Golang provides the syscall/js experimental package to facilitate the creation of browser-based applications without requiring any javascript transpiler; just targeting your official Go compiler to WebAssembly and loading the artifact in the browser. This blog post is a simple tutorial to allow you setting up your Go WebAssembly project, as well as some basic functions to allow your Go code interacting with JavaScript objects and functions.

Environment setup

Your Go WebAssembly project requires three files:

You will also need a web server to load the above files via HTTP(S), as the WebAssembly file can't be loaded directly from disk. This tutorial uses dummy Go server code, to avoid installing any server locally.

Create our project

We'll create a simple, Go project, and we will puth the html, js and wasm files in a directory named site

Linux/Mac command-line instructions:

$ mkdir go-wasm-tutorial
$ go mod init github.com/mariomac/go-wasm-tutorial
$ cd site/

(Replace github.com/mariomac/go-wasm-tutorial by your own module name).

Download wasm_exec.js

The wasm_exec.js file is available in your standard Go installation. Just copy it into the site folder with the following command:

cp "$(go env GOROOT)/misc/wasm/wasm_exec.js" ./site/

Create your HTML file

For example, let's create an index.html file under the site folder:

  <meta charset="utf-8"/>
  <script src="wasm_exec.js"></script>
    const go = new Go();
    WebAssembly.instantiateStreaming(fetch("main.wasm"), go.importObject)
        .then((result) => {

The file is empty. It just loads the wasm_exec.js and fetches the main.wasm file that is created in the following section.

Compile your code into main.wasm

Let's create a dummy Go program in the ./main-wasm/main.go path of your project:

package main

import "log"

func main() {
    log.Println("Hello Gophers!")

And let's compile it into the ./site/main.wasm binary file:

GOOS=js GOARCH=wasm go build -o ./site/main.wasm ./wasm-main/.

Please observe that you need to set the GOOS and GOARCH environment variables to js and wasm, respectively.

Execute your Go WebAssembly program

You will need a Web server to allow fetching all the information. Modern IDEs like IntelliJ IDEA bring their own bundled server, so you can preview your local files as if they were in a remote server.

If you are using a plain text editor and don't want to install any web server, the following server.go file in your project root will do the job:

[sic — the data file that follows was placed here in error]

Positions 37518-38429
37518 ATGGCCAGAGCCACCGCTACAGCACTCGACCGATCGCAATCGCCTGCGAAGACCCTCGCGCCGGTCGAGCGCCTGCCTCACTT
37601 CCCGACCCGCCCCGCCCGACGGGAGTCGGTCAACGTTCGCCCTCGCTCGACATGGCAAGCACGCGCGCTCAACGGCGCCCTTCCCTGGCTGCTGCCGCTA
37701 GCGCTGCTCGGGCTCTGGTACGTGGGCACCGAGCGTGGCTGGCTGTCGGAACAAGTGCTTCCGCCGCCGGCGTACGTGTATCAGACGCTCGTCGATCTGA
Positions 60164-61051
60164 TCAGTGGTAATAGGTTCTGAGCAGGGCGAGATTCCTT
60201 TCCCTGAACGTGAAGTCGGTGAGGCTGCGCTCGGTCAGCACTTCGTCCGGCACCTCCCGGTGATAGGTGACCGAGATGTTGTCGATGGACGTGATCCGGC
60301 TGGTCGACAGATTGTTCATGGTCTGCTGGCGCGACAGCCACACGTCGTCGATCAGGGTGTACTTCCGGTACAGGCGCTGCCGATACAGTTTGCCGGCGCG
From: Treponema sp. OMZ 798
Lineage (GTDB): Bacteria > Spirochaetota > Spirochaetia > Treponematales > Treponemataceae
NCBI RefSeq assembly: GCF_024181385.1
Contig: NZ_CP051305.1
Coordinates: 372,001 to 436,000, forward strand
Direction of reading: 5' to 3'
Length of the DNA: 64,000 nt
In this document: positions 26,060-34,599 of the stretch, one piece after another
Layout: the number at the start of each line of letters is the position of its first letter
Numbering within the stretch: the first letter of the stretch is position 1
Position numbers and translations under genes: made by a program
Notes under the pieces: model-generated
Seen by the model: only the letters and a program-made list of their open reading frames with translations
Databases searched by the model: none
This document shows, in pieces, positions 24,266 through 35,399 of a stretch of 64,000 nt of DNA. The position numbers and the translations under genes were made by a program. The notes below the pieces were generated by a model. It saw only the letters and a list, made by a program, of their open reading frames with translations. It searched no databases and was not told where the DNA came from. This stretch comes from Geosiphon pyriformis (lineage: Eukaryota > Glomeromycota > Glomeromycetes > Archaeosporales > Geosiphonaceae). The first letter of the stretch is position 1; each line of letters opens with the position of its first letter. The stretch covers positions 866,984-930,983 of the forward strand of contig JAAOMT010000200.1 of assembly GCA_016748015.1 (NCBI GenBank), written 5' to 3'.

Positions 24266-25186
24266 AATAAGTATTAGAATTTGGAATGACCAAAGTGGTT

package main

import (
// super-simple debug server to test our Go WASM files
func main() {
    http.HandleFunc("/", func(w http.ResponseWriter, req *http.Request) {
        if req.RequestURI == "/" {
            req.RequestURI = "/index.html"
        file, err := os.Open(filepath.Join("./site", req.RequestURI))
        if err == nil {
            io.Copy(w, file)
    fmt.Println(http.ListenAndServe(":8080", nil))

When you run the server (e.g. go run server.go) and go to http://localhost:8080 in your browser, you should see an empty screen. But if you open the Console in the developer tools section of your browser, you should see that the log command in the ./main-wasm/main.go has been executed:

To allow Go interacting with a Web Page and read/write contents in the actual HTML document, let's see some methods of the syscall/js library.

syscall/js basic functionalities

Let's walk through the basic functionalities of syscall/js with a simple example:

 1: func main() {
 2: 	window := js.Global()
 3: 	doc := window.Get("document")
 4:	body := doc.Get("body")
 5:	div := doc.Call("createElement", "div")
 6:	div.Set("textContent", "hello!!")
 7:	body.Call("appendChild", div)
 8:	body.Set("onclick",
 9:		js.FuncOf(func(this js.Value, args []js.Value) interface{} {
10:			div := doc.Call("createElement", "div")
11:			div.Set("textContent", "click!!")
12:			body.Call("appendChild", div)
13:			return nil
14:		}))
15:	<-make(chan struct{})
16: }

This code adds to the HTML document a <div> element containing the Hello!! message. In addition, the program is subscribed to the onclick event of the document, and each time the user clicks the document, a new <div> is added, containing the click!! text.

The functions used in this example are:

js.Global() in Line 1 returns the global object, usually the equivalent to the JavaScript window object: the root object that will allow you accessing all the other elements in your page.

js.Global() returns a js.Value: a struct that can store any JavaScript type. You will get used to work with js.Value, as it's what most functions and properties return.

The Get method invoked on a js.Value returns another js.Value belonging to the property passed as argument. For example, the Get invocations in lines 3, and 4.

The opposite of Get is the Set function, which receives two arguments: the name of a property, and its new value. The value doesn't need to be a js.Value instance: you can pass numbers or strings, like in lines 6 and 11, and even instances of js.Func (lines 8-9), that specify a function to be assigned to this property. In the example of lines 8-9, a given Go function is assigned to the onclick event.

Finally, the example code also uses the Call method of js.Value to invoke methods of a given type. Call requires the name of a function as the first argument, following by a variable number of arguments. Examples of Call are seen in lines 5, 7, 10 an 12. As for Set, the arguments can be native Go types or other js.Value or js.Func.

The simplest way to instantiate a js.Func is by means of the js.FuncOf Go auxiliary function.

To know more

This introduction tutorial does not cover many other functionalities, as instantiating JavaScript objects. For more details, please check the syscall/js package documentation.

The examples of this blog post are available in my Github repo.